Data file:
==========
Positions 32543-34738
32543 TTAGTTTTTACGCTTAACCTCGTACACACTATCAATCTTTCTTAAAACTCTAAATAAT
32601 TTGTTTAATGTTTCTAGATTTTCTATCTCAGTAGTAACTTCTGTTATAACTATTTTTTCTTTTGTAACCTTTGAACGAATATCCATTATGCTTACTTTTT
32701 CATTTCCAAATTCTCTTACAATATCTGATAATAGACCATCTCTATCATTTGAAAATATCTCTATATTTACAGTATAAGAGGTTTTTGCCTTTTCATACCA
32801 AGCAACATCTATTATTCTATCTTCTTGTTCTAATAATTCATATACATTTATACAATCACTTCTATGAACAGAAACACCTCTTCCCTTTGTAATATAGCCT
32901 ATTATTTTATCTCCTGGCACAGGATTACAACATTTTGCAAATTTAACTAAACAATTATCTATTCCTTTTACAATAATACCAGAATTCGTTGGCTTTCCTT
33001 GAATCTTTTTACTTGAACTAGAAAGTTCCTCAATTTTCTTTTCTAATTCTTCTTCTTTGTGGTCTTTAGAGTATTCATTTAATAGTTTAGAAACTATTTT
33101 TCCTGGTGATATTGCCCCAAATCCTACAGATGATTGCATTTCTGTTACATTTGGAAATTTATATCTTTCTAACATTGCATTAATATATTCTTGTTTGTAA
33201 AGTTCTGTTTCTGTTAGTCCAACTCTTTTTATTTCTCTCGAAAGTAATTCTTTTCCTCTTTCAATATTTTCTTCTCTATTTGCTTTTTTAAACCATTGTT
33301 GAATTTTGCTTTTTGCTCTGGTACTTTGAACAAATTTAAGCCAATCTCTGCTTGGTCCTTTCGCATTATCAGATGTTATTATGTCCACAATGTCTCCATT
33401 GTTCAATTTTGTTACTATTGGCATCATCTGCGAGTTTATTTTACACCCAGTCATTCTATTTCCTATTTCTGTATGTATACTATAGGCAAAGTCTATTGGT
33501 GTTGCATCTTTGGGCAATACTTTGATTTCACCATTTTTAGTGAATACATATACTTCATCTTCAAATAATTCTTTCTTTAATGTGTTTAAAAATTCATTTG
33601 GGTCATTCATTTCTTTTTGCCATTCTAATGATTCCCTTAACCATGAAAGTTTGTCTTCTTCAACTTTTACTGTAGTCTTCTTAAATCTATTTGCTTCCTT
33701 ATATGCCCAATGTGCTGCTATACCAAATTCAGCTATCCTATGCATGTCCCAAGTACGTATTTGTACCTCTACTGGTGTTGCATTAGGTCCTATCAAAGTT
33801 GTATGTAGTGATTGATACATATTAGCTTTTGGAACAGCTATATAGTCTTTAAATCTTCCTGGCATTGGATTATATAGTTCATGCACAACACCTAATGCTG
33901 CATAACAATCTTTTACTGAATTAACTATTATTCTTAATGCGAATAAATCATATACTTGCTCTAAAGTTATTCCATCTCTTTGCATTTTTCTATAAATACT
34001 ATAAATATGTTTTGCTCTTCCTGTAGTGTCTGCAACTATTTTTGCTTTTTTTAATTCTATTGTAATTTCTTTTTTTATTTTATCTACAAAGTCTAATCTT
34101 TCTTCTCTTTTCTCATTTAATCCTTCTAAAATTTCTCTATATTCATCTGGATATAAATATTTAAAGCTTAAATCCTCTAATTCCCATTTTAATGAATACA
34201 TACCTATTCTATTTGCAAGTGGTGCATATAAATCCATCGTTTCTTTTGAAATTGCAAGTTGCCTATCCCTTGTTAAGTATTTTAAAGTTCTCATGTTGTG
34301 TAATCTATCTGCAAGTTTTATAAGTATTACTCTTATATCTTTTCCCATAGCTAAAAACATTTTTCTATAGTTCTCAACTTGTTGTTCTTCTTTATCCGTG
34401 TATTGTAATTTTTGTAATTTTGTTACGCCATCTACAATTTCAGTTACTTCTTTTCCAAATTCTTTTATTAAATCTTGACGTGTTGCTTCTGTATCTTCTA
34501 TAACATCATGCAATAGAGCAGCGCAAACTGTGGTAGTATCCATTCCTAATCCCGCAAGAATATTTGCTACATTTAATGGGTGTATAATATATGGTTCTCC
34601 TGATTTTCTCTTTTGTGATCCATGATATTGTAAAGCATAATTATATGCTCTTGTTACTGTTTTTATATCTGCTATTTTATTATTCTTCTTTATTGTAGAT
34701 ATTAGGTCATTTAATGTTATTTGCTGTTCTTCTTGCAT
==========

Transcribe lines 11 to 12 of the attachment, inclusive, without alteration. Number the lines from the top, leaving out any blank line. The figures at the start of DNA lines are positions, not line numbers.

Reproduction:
33401 GTTCAATTTTGTTACTATTGGCATCATCTGCGAGTTTATTTTACACCCAGTCATTCTATTTCCTATTTCTGTATGTATACTATAGGCAAAGTCTATTGGT
33501 GTTGCATCTTTGGGCAATACTTTGATTTCACCATTTTTAGTGAATACATATACTTCATCTTCAAATAATTCTTTCTTTAATGTGTTTAAAAATTCATTTG